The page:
But before this house of cards inevitably comes crashing down—probably in the most devastating way possible because Minnesota sports fans will never know happiness—let’s give O’Connell some credit for propping up the reputation of Sean McVay’s coaching tree this season. It hasn’t been pretty for former McVay assistants elsewhere across the league—Zac Taylor is still holding back the loaded Bengals offense, Brandon Staley might already be out of a job if not for Justin Herbert, and even Matt LaFleur is struggling to keep the Packers offense together—but O’Connell just keeps stacking wins.

The Most Blatant Waste of Jalen Ramsey and Aaron Donald: Raheem Morris

Aaron Donald has finally met his match. It’s not some dominant offensive lineman or an innovative protection call that has slowed the greatest defensive player of our generation, though: It’s a cowardly approach to defense from Rams coordinator Raheem Morris.

Maybe I’m being a little harsh, but no team plays softer in the secondary than the Rams have this season, according to Next Gen Stats:

And while that strategy has stopped opponents from pushing the ball downfield, it has also surrendered the underneath areas to the point where quarterbacks aren’t holding the ball long enough for Donald to get home. This wouldn’t be nearly as frustrating if the Rams didn’t employ the most physical, and talented, cornerback of the past decade. But in Jalen Ramsey, Morris has a player capable of manning up any type of receiver Los Angeles might come up against—and he just doesn’t take advantage of that. That was particularly troublesome when watching Tom Brady tear up the Rams’ quarters coverage on his way to another game-winning drive on Sunday.

The Rams’ defensive results have been mostly fine this season. But with an offense that can’t move the ball at all right now, the defense needs to lean into a more chaotic approach to create turnovers. Only four teams have generated fewer takeaways this season. That’s unacceptable for a unit that features two of the most disruptive defenders this league has ever seen, and it can be directly linked to Morris’s conservative coverage.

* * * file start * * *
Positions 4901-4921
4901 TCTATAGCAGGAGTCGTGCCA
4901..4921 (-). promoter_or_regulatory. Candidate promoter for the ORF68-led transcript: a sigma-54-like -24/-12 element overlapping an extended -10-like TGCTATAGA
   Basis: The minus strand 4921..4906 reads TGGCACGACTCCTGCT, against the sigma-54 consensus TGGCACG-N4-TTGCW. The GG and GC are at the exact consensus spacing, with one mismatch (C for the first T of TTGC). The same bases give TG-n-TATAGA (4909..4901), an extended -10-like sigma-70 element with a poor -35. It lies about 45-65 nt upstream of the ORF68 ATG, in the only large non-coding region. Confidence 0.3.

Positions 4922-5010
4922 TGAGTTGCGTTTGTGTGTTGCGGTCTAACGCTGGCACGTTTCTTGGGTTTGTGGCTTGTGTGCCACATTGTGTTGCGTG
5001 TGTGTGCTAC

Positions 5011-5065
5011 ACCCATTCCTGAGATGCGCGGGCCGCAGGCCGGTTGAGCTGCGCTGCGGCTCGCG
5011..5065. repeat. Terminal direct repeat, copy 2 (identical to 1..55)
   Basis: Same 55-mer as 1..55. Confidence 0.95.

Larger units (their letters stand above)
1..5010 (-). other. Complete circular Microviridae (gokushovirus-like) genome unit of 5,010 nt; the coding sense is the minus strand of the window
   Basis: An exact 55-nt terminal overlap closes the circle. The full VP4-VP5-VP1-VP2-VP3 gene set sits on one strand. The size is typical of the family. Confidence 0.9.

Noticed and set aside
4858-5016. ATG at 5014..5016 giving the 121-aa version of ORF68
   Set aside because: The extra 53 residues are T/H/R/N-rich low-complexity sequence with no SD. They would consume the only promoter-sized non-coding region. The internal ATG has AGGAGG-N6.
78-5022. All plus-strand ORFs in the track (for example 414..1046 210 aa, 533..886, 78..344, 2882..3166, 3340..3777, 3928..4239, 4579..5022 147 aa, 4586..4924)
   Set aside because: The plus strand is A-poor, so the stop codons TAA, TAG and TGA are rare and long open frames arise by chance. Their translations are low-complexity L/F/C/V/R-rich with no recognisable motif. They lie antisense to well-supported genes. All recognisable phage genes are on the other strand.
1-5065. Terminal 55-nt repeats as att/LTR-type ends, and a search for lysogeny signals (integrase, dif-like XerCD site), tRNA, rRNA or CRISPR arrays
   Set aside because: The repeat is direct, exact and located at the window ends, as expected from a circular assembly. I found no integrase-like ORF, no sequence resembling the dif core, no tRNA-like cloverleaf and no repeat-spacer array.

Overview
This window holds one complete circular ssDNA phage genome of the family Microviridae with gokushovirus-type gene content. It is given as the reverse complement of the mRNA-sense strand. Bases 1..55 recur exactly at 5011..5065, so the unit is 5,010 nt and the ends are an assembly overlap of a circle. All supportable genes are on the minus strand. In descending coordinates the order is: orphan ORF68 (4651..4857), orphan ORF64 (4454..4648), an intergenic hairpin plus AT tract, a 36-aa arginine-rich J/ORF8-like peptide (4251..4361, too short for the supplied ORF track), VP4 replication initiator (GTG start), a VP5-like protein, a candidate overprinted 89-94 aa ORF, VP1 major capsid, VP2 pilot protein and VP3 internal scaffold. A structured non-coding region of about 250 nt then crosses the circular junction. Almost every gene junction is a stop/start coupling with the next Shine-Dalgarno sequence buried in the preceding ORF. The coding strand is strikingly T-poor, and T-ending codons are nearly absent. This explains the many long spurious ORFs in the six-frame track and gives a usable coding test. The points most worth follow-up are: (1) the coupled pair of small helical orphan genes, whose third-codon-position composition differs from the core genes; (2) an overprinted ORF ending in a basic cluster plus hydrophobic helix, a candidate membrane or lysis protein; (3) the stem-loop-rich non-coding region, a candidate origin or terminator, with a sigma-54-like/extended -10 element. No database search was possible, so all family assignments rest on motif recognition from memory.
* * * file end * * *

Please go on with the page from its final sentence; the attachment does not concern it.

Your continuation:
The Worst Attempt at Recreating the TB12 Method: Aaron Rodgers

I don’t think Aaron Rodgers is completely washed up. There are still about five plays a game when he shows he has plenty left in the tank, including this fourth-down conversion on Sunday that kept Green Bay alive in what would ultimately be a loss to the hapless Lions. But even though Rodgers isn’t completely cooked, it’s clear that he has taken a step back. And if the Packers take his advice and start cutting reps for players who are making mistakes, he should lose a few snaps himself.

Maybe we should have expected this, with Rodgers inching closer to 40 and coming off an offseason in which he lost his top receiver while he was off tripping on ayahuasca and spending way too much time with Miles Teller. (Any amount of time spent with Miles Teller is too much, in case you’re wondering.) But this season has not only eliminated any chance Rodgers has of gaining ground on Brady in terms of legacy, it has also proved once and for all that avocado ice cream >>>>> a Panchakarma cleanse. I’ll let you Google that one on your own.

The Best Impression of 2019 Josh Allen: Josh Allen

This is kind of unfair to the rest of the field vying for this illustrious title, but Charlie Chaplin famously once lost a Charlie Chaplin look-alike contest, so it’s not like Josh Allen didn’t have to earn it. And boy, has he earned it over the last five quarters of football, in which he threw four of the worst picks I’ve ever seen. The two he threw in a Week 8 win over Green Bay proved inconsequential, but he did not get off so easily in Sunday’s 20-17 loss to the Jets.

I don’t know how to justify this:

Or this:

Those might have been the most accurate passes Allen threw all game. At least among the ones that were caught. I’m looking at you, Gabe Davis. Outside of the two unsightly picks, Allen was inaccurate and indecisive. His off-target throw rate of 17.6 percent was the ninth-worst of the week across the NFL and the worst of his season to date. As Allen readily admitted in his postgame presser, he cost Buffalo a win and sole possession of the AFC’s top seed.

This is a far cry from what we saw out of the Bills star over the first month and a half of the season, when it seemed he had eliminated all of the mind-numbing mistakes that led to his disjointed 2021 campaign. That doesn’t appear to be the case. Given the highs we know Allen is capable of reaching, this doesn’t lower the ceiling on this Bills team that is still favored to win it all—but it does create new questions about the team’s floor.